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How to change font color with CSS

This CSS tutorial shows how to change the font color with pure CSS.

Edited: 2012-12-25 03:25

It is very important to chose the right font color when designing pages, the font color can be changed with the color property of CSS – but while changing the color is easy enough, choosing the right color can be very difficult.

Before we start, you should know that there are many ways to specify a color, which way you chose to go is almost entirely up to personal preference – but alpha transparency is only available if you use either RGBA or HSLA to set your colors.

For those of you who simply want to know how to change the color of a font, the below CSS will change the color for the entire page – changing the color for specific elements, such as h1 or p, will take precedence over the body decelerations.

color: #ff0000; All red
color: #00ff00; All green
color: #0000ff; All blue
body {
  color: #ff0000;
h1 {color: #0000ff;}

To change the colors of classes and ids given to elements in your page, simply use dot for classes, and number sign for ids.

.MyClass {color: #ff0000;}
#UniqueIdOfElement {color: #0000ff;}

Choosing a good color theme

There are many tools to help you choose a good color theme – some better than others – but it is generally hard to be inspired by these tools, without knowing a little on colors already.

It can be good to know how colors are perceived, and how they play together. Dark backgrounds with bright text are typically not well suited for sites where the user will spend a lot of time reading. Bright color themes tends to have a positive mood effect, while dark-themed sites tend to have a negative effect.

Both dark and bright themed colors can "burn" the eyes out on your readers – ok maybe not burn them out – but their eyes will often get irritated if you get the colors wrong. Toning your text and background colors a little towards gray, or another color shade, can often help you overcome this problem easily.

Colors and backgrounds

A lot of beginners want to make a cool looking website, with an awesome color theme from the start – this often lead to awful designs, all while the designer things they are great themselves. The truth is, you most likely wont be able to make a great design as a beginner – getting your colors play nice together is something you will learn over time.

A common mistake is also to use to many images, the best designs, often use very little images for their designs. Its fine for content, but generally not as a part of the design – if you use images in design, it will mostly be limited to a couple of buttons, social icons; or gradients in post headings. And so on. You rarely see someone use a huge background image as the background of the entire website, and when someone dose it, it almost always fail in some way.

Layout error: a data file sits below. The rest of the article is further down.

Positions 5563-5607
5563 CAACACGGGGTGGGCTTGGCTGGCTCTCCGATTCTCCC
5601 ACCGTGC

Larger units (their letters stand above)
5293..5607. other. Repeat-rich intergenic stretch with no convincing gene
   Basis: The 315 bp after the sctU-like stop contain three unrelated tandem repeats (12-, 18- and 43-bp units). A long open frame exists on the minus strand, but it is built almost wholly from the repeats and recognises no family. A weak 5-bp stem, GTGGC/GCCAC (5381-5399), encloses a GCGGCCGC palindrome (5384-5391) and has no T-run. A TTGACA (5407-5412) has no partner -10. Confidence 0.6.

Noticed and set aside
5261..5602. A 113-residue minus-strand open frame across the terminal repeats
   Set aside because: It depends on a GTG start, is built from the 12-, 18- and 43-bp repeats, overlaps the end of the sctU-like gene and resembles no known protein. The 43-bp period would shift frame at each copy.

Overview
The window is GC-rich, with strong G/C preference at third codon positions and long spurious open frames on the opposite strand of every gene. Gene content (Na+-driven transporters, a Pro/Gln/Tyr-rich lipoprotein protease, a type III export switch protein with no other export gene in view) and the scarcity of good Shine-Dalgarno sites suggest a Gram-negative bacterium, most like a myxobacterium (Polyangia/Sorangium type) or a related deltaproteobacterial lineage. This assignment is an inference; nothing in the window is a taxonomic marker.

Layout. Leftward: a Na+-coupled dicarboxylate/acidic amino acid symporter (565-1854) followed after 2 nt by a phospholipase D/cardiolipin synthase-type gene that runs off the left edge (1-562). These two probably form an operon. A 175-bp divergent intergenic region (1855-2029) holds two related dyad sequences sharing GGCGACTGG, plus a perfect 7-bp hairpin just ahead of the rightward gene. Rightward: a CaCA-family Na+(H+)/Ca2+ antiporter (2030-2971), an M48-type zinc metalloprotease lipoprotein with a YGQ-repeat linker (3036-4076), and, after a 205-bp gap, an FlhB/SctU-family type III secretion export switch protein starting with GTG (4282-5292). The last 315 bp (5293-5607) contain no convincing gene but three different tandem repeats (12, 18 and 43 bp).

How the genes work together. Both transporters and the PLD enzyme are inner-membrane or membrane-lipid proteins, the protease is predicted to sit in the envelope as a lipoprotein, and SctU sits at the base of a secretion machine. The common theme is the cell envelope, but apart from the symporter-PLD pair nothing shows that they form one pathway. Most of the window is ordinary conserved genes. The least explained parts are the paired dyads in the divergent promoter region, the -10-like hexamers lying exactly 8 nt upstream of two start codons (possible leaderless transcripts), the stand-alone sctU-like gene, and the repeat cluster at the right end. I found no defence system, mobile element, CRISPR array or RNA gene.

Images as backgrounds for textural content – even smaller seamless ones – are very hard to integrate into a design. Choosing a color and font that will be readable on a background-image can be very difficult – not that it can't be done, but you might as well save yourself the trouble, and just go with a solid color background.

Choosing colors for text fonts

Many web-designers are over-simplifying their designs, almost to the point where there is little design to it – its often said that "simple" is good, the problem is that those who say it, either have no idea about what simple really is; or how to express themselves so that we understand what they mean.

Black text on all white backgrounds – easy, but it both looks awfully close to browser defaults, and feels bad on the eyes. What would often look better, is if you turned that white background 1-5% towards another color of your choice, and then darkened the headings and paragraphs a little, perhaps even turning them towards a text-color you want.

The text color in a bright background design should be close to black, but yet still hold enough "color" for it to be visible, and create a "feel" about the website. Dark background designs are simply handled opposite of bright ones.

This design approach is easy to get into play, without to much fiddling around. Keep in mind that you most-likely want to change the colors of your normal, visited, and hovered links; finding so many colors that work well with a background color can be difficult – so staying within a safe-range can be a great help to many.

Bright text on dark backgrounds can be hard to style, because, as mentioned in the above paragraph, you most likely want to leave enough room for link colors in your design – some background colors may be harder to work with than others, and you want text to be clearly readable, even your visited links – do not settle with good, aim for perfect! You can always adjust the colors in your CSS StyleSheet later, if you are unhappy about them.

See also

  1. Colors in HTML and CSS